Adventures with HDR
Sometimes it seems that a new idea sweeps across the landscape, somehow making its way into every photography magazine and website I read. Lately, I haven't been able to avoid the term HDR. From at least some of what I read, high dynamic range is going to replace megapixel count as the new holy grail.
A recent trip to Joshua Tree, California, gave me a good chance to experiment with HDR. The results? I'll stick with a good single exposure and a few adjustments, thank you very much.
Here's what I did: While in the desert, I bracketed quite a few shots, using a tripod to make it easier to align the images. Back at home, I tried PhotoShop's HDR automation, spending quite a bit of time tweaking my curves during the process. I was moderately happy with the results, but I decided to try adjusting the shadows and highlights in my original exposure (the one that seemed to capture the best range of tones). In every case, adjusting one exposure was more useful for me than the automated HDR process.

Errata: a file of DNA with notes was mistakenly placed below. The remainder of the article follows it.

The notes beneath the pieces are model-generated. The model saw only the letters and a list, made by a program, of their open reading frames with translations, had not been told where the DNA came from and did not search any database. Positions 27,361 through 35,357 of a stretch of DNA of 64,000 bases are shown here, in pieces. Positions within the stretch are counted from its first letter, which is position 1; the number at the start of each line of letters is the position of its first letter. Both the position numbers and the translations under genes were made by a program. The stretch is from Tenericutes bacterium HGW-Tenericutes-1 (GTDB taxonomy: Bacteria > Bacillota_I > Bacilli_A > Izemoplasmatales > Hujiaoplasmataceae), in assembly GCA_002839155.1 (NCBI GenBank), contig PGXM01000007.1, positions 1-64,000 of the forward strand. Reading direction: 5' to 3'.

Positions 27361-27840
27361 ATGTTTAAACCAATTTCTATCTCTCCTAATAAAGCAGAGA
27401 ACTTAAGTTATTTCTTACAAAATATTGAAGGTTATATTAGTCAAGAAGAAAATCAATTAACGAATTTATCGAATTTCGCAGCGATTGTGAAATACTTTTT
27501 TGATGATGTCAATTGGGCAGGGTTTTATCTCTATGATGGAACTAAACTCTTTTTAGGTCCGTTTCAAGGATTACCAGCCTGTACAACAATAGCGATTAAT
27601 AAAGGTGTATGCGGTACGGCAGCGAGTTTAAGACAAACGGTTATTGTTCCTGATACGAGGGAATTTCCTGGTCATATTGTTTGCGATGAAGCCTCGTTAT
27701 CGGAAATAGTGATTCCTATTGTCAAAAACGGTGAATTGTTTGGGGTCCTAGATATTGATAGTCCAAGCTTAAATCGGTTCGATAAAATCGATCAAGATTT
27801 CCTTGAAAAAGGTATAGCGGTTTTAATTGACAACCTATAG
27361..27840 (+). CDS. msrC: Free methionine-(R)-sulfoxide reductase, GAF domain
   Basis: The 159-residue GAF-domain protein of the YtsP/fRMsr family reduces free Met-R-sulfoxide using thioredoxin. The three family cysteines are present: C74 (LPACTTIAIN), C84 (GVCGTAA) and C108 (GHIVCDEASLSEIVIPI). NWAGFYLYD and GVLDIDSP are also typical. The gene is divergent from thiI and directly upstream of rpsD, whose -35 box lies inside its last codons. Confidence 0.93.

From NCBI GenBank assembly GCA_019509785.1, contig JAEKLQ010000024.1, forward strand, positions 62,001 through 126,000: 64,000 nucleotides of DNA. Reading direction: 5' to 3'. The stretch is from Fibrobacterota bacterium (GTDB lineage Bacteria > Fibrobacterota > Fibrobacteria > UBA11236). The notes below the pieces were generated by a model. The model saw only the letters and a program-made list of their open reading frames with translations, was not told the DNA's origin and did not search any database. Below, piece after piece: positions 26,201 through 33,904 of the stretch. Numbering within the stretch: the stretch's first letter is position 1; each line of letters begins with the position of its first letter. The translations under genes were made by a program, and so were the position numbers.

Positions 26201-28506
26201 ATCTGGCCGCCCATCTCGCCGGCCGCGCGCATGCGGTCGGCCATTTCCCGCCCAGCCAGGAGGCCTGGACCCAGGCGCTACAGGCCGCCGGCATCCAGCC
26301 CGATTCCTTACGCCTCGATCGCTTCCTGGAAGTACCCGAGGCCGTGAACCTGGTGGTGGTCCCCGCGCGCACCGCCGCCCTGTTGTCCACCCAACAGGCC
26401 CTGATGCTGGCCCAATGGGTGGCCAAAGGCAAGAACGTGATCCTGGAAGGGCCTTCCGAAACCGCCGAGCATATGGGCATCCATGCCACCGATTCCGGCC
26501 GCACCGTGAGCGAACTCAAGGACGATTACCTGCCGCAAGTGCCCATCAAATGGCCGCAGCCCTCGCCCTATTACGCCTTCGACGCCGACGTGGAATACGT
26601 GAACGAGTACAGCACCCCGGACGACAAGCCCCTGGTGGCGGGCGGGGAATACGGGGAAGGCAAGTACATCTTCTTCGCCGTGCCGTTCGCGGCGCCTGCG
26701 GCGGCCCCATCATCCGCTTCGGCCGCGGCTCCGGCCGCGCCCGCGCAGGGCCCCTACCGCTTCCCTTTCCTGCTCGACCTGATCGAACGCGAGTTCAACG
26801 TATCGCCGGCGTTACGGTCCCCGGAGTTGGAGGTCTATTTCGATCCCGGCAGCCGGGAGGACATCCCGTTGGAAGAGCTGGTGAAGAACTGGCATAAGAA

My conclusion from this experiment is NOT that HDR isn't important and useful. I've read enough to know that the issue is that I need to get more experience in this technique. There are lots of promising guides out there, and I am looking forward to another chance to put them into practice. For now, though, I'll stick with trying to capture the best exposure, then adjust it as well as I can.
Photo credits: Charles Sichel-outcalt.
- NOT climbing a mountain could be very efficient
- Wait on it!
- Pesky Squirrels
- Tip of the week: mobile images and microstock, oops I forgot my DSLR
- My first artistic nude picture was "accidental"
- 10 Things You Can Shoot Right Now
- Animal Shelter Photography: Sable the senior GSD
- Using Stock Images, Videos, and Music to Create Amazing Short Films on a Budget